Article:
Dave Matthews Band
’s Big Whiskey and the GrooGrux King
wears its emotions on its sleeve – and in its title. “GrooGrux King” refers to LeRoi Moore, the group’s longtime saxophonist who died in August of 2008 after an ATV accident, and Big Whiskey
repeatedly touches on mortality while reflecting on the musician’s passing. DMB fans will note that Big Whiskey and the GrooGrux King
has a darker, heavier sound than previous records, but casual observers might have difficulty distinguishing this new album from the band’s already well-established aesthetic, for better or worse.
The Many Stages of Grief
The Dave Matthews Band had already begun work on Big Whiskey and the GrooGrux King before Moore’s death, but while it’s hard to know how much of the final product was conceived or shaped in response to his passing, it’s clear that storm clouds and sadness hover over the proceedings. The instrumental album opener, “Grux,” is powered by Moore’s sax solo, kicking off the record on a note of wistful remembrance. From there, Dave Matthews, the band’s singer and principal songwriter, explores his grief in different ways. On “Shake Me Like a Monkey,” he’s chasing his blues away with some good, naughty loving. With “Why I Am,” he’s focusing on fond memories. Elsewhere, Big Whiskey and the GrooGrux King succumbs to anger, dabbles in philosophical musings and tries to find relief in life’s simple pleasures. Even when Matthews doesn’t reference Moore’s death overtly, his songs’ emotions are most certainly affected by his absence.
A Return to DMB's Roots
DMB fans, arguably some of the most loyal and fervent of any band’s, should recognize Big Whiskey and the GrooGrux King
as not just a salute to Moore but also a return to the group’s jam-band roots. In the ‘00s, DMB have moved away some from the hippie-ish eclecticism of ‘90s albums like Under the Table and Dreaming
, pursuing a more pop sound. Big Whiskey
won’t be confused with a Grateful Dead
record, but it does have a looser, more band-centric approach than their last few efforts. Perhaps the best example of this is “Time Bomb,” which eventually morphs from a swaying mid-tempo number into a raging horn-heavy track, showcasing DMB’s enthusiasm for melding rock, jazz, funk and easy-listening adult contemporary into a tuneful package.
But although Big Whiskey and the GrooGrux King represents a tougher-sounding, more emotionally direct album from Dave Matthews Band, the group’s commitment to tasteful, melodic arrangements remains both a blessing and a curse. Big Whiskey and the GrooGrux King is unquestionably a pleasurable listen – the album’s 13 tracks are mixed with exquisite polish so that they sparkle and shine. But that bright, clean sound can grow repetitive, resulting in an album that’s so tasteful it grows tedious. In addition, DMB’s well-established sonic trademarks can be pretty irritating if you’re not entirely infatuated with this band. For instance, the funk-rock of “Shake Me Like a Monkey” doesn’t have much swing to it, while the jazzy introspection of “Spaceman” possesses the same kind of ornate arrangement that so many DMB love songs do. Big Whiskey and the GrooGrux King, like all the group’s records, can be praised for its refined style, but when you’re making an album about pain, death and sex, a more hot-blooded approach helps. Unfortunately, Matthews and his cohorts don’t seem to have it in them to be legitimately raw or unhinged.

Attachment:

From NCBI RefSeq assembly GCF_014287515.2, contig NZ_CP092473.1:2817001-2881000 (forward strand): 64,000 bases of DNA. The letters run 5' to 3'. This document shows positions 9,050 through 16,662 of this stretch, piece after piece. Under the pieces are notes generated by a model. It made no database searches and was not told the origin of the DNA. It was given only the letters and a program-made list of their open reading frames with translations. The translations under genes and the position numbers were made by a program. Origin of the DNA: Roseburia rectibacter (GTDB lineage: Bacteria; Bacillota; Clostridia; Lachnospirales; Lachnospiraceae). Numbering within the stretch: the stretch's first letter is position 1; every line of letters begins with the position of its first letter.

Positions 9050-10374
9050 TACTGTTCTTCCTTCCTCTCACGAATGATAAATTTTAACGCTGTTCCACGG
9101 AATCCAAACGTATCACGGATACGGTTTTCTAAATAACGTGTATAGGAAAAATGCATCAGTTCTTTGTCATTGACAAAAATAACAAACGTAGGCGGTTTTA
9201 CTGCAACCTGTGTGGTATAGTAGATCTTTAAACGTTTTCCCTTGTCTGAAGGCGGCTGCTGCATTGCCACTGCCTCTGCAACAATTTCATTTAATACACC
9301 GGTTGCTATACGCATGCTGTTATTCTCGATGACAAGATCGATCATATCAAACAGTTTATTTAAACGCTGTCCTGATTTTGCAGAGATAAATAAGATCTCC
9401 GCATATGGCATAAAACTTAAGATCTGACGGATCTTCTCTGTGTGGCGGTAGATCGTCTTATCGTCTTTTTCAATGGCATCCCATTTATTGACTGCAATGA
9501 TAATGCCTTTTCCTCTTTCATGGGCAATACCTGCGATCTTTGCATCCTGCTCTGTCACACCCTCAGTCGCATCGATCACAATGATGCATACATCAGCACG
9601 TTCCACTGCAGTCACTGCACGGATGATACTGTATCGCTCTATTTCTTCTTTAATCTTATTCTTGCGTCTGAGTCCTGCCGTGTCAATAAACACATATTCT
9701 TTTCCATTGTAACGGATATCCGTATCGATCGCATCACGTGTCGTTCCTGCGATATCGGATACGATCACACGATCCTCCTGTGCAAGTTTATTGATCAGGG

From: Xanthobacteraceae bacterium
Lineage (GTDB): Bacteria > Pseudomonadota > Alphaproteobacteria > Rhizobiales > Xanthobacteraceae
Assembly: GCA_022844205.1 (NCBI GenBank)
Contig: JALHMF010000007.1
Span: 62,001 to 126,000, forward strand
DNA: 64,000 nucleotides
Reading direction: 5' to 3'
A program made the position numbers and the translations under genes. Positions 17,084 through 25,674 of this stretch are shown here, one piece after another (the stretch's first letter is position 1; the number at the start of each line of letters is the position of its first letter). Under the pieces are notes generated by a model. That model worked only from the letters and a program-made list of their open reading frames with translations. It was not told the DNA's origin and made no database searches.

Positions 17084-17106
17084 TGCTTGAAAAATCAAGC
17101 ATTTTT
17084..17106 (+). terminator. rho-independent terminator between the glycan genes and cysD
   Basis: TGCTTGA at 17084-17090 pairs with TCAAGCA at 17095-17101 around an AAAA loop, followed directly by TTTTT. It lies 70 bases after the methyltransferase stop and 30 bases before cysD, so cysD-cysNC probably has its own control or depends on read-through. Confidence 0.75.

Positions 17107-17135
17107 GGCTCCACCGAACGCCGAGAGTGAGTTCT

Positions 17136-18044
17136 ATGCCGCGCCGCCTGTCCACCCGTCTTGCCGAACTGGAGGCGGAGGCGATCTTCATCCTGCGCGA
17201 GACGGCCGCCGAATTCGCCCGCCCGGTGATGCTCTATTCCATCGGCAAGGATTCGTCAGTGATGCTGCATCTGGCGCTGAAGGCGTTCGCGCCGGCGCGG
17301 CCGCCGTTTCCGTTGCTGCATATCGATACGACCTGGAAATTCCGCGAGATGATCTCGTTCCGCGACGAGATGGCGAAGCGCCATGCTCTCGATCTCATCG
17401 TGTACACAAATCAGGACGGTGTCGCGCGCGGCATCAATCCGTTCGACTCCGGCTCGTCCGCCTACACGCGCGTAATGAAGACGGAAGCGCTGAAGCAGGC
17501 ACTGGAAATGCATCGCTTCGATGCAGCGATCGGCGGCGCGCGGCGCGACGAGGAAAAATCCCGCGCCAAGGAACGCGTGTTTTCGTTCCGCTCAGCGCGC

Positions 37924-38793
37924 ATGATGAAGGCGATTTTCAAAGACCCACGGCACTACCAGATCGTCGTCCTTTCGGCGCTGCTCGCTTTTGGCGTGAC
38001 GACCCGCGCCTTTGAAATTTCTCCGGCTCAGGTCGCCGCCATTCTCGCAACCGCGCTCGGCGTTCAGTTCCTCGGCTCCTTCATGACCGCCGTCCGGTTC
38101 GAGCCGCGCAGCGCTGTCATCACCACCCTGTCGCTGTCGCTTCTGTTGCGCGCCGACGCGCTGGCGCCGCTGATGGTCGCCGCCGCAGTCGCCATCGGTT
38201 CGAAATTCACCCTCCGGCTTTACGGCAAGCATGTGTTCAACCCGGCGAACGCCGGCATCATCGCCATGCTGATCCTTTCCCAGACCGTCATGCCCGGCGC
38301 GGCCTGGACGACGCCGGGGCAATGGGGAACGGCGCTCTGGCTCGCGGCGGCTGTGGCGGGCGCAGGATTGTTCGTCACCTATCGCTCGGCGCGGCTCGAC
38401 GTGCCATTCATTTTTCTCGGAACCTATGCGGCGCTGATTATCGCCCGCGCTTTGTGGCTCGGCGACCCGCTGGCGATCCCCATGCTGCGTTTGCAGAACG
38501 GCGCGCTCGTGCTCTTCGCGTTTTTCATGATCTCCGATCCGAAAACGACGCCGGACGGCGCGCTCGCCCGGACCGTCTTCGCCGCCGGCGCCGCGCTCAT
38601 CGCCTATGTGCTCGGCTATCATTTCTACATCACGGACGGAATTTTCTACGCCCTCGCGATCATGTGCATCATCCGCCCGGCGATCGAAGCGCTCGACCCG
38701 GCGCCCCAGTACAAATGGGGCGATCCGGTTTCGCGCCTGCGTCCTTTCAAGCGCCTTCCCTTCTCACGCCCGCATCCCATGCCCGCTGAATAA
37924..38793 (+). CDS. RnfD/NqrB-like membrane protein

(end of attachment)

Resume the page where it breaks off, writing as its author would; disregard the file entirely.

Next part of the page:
Finding the Gems
If an overly polite gentility pervades Big Whiskey and the GrooGrux King
, that doesn’t keep individual songs from resonating. Despite its dippy musings, “Funny the Way It Is” succeeds as a piece of enormously accessible pop songwriting. Likewise, “Seven” and “You and Me” are elegant love ditties, and “Why I Am” rides a taut groove for a story about celebrating life in order to get over personal pain. LeRoi Moore may be gone, but Big Whiskey and the GrooGrux King
argues that the Dave Matthews Band have decided that the best way to honor his legacy is to stick to what they’ve always done. It’s up to the listener to decide if that’s a good or bad thing.
'Big Whiskey and the GrooGrux King' – Best Tracks:
“Funny the Way It Is” (Purchase/Download
“Lying in the Hands of God” (Purchase/Download
“Why I Am” (Purchase/Download
“You and Me” (Purchase/Download
Release date – June 2, 2009